Blog Archive for April 2007
Instead of having up and down buttons outside the elevators, there's a numeric keypad, where you key in the floor number you're going to. Then an LED display tells you which elevator to wait for. Once you get in the elevator, you don't have to press any buttons (and there are none to press).
Anyone who, like me, has played hours of SimTower knows that when people are coming or leaving in large numbers, the elevator system can be very inefficient. With this system, a central computer plans trips to neighboring floors instead of just going up or down. According to the Wikipedia article, these new elevators may reduce travel time by 30%. Sounds like some cool stuff.
OK, that's not exactly true. Google has announced the acquisition of DoubleClick, which has been the leader in Internet advertising as long as I can remember. Although most had valued the company at $1 billion, the $3.1 billion cash purchase will make Google, by far, the biggest player in the online ad game. Not surprisingly, other players in the Internet advertising market such as Microsoft and Yahoo! are crying foul.
Should you, as a consumer care? Probably. Besides Google, DoubleClick has the best profile of what sites you visit and your purchasing habits through their DoubleClick cookies. Of course, there is the possibility of Google trying to use this data to better target and identify you. Of course, DoubleClick quickly tried to destroy that rumor. However, a full acquisition from Google, a merging of systems, and/or a change in their terms of service could easily change that.
While Google by no means has a monopoly on Internet advertising, they're quickly becoming the evil empire of the Internet that we somehow just can't help but love. And, heck, as long as my Google stock keeps going up, I'm OK with it, I guess. ;-)
Life in the People of Praise is so amazing. We had a fun weekend with a big party for J-T Kelly's CD release - it was a great time with the house full of friends. But it's more the daily things that make life in the People of Praise so great.
For example, I'd not been feeling that great towards the end of the weekend through Monday. I had a bit of a headache and was kinda feverish, it seemed. Plus, there was a pain starting in my leg and I didn't know if it was that I had knocked it against something. Anyways, it wasn't an easy day at work, but about 3:30pm I got a tap on my shoulder. (Most of my coworkers don't tap me on the shoulder; they usually IM me or just yell "Dan" until I hear them over the music in my headphones.) I look up and it's my sister Catherine, who goes to school a mile away. She brought me cookies and Hershey's Kisses along with a nice note! It was great to have a bit of encouragement, and those cookies made a good desert on Tuesday too.
The pain in my leg was getting progressively worse, so I called my mom like any good post-college kid who doesn't know what he's doing. She recommended calling a doctor who I'm not sure I've ever talked to but was also a People of Praise member. I called her up and she offered to stop by my work that afternoon and take a look at my leg! From what I hear, this busy mother of two serves her brothers and sisters in the People of Praise in ways like this almost daily. Thank you, Lord, for such a rich and abundant life, in the glamorous times and the hard times.
The folks at ThinkGeek.com, of course, have done it again. Not only are they providing useful things like the RFID Blocking Passport Billfold, but they also have a large remote control go kart with Mario sitting on top of it. And, if that wasn't cool enough, the zany minds at ThinkGeek have even provided us a snappy video of it in action, complete with plenty of Nintendo sound effects and drama.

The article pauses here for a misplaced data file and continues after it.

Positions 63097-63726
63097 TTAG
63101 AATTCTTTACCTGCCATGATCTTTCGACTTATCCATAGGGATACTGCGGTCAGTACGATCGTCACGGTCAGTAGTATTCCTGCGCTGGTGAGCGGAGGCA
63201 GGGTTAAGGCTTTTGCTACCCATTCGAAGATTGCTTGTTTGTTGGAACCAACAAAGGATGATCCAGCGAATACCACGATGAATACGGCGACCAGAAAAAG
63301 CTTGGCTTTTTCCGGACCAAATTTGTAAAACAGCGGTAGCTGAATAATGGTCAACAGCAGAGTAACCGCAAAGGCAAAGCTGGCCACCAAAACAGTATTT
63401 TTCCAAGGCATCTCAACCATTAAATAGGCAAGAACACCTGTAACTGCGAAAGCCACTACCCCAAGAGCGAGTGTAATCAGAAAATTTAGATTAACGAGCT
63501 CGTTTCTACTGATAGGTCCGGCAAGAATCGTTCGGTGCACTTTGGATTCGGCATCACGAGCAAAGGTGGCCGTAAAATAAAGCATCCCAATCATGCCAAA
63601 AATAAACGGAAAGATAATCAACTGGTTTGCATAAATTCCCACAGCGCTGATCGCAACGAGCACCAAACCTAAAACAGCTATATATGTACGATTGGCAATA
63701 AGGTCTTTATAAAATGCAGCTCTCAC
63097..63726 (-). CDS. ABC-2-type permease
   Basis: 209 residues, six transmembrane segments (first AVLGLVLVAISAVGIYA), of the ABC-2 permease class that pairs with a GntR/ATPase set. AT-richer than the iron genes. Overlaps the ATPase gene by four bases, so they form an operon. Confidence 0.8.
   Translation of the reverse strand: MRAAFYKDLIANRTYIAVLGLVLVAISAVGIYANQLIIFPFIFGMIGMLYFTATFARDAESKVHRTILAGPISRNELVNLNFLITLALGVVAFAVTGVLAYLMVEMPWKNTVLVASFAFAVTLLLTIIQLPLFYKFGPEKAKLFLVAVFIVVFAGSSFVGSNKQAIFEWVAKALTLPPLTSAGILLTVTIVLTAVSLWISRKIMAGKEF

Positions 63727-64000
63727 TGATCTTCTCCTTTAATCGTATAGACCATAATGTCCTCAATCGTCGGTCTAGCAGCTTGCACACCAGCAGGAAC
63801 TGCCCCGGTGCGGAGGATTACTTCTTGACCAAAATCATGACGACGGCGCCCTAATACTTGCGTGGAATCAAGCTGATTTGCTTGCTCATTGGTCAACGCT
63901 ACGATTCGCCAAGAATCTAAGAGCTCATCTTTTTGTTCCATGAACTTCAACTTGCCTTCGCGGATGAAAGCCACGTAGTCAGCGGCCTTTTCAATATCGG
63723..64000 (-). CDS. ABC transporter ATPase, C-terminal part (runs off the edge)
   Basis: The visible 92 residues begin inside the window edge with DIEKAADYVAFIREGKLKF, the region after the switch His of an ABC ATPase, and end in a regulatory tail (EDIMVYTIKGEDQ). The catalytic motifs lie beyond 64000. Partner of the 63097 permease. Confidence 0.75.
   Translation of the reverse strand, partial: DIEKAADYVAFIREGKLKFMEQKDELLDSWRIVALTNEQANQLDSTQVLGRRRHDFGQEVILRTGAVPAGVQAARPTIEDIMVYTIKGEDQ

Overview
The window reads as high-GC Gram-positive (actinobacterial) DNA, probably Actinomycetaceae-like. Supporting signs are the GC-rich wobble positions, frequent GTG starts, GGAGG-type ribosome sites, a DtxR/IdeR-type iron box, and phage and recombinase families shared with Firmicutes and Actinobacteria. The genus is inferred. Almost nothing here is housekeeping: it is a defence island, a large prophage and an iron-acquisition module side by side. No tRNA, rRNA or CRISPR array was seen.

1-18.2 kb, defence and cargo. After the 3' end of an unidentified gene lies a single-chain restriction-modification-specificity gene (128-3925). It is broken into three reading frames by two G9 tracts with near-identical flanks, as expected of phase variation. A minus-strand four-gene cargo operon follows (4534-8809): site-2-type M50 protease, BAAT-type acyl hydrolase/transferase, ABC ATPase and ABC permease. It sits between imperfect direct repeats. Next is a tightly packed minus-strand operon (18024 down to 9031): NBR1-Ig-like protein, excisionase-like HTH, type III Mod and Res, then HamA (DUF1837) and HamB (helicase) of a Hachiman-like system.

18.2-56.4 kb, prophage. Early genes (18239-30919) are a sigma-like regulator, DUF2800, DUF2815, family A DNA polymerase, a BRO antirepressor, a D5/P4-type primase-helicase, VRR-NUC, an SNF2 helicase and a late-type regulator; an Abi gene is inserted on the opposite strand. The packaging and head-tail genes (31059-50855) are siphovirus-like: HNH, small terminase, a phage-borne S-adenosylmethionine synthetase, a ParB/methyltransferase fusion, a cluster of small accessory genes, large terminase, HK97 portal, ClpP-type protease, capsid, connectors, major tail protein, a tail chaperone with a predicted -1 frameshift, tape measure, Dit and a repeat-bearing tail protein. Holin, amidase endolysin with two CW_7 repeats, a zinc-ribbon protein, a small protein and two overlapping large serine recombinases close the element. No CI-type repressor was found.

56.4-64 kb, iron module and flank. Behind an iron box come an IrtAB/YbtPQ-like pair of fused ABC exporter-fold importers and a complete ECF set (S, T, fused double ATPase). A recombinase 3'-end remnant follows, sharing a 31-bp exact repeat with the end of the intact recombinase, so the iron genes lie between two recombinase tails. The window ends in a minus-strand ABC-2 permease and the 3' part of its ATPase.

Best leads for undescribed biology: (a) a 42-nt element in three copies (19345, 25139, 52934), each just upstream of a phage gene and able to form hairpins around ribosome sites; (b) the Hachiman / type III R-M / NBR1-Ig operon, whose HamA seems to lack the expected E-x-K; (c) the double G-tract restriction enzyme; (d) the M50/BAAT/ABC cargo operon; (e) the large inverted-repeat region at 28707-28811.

Now, all I need are some of these M.C. Escher Japanese toys.... Weird stuff.
I wrote a post on inReview.net about this summer's movies. Check it out:
Summer is fast approaching as the last couple days have been in the 70s even here in Minnesota. No doubt, as there is every summer, there will be lots of fluff to keep us entertained, not the least of which is the end of the movie hat trick. With new episodes of Pirate of the Carribean, Shrek, and Spider-Man, Hollywood hopes to bring everybody (and their friends) back for another million or so. Plus, I'll outline the others not to miss this summer. Here's my thoughts on this summer's movies.
To be honest, last year I went to some blockbusters just to get into an air-conditioned building (well, and to hang out with friends). We'll see what actually happens in this summer's movie watching.
Well, that snow that came last week only lasted a couple hours after the sun came up, but it was fun. This weekend was in the 60s and 70s most of the time, so it was perfect. But first, let's go back a bit further. (The next paragraph is geeky, so if you don't want to do that type of stuff, just skip it.)
Just after Easter I purchased a cheap, old computer from the University I live near. It's an old Dell OptiPlex that they sold new about 4-5 years ago and was nice and thin for putting under your monitor. I set it up on its side under my desk and hooked it up to my KVM switch. I installed the generic Debian distribution on the machine and, for the first time ever, have a working Linux desktop with Gnome. It can browse the Internet nicely and I'm working it into being a Linux development server. I have MySQL, Apache, PHP, and Subversion set up on there and I got Eclipse running on the desktop as well (although it seems like it might be a bit sluggish). I'm looking forward to really digging into a couple more personal projects on this machine. It's definitely an upgrade from the old IBM Aptiva that was originally purchased in 1999.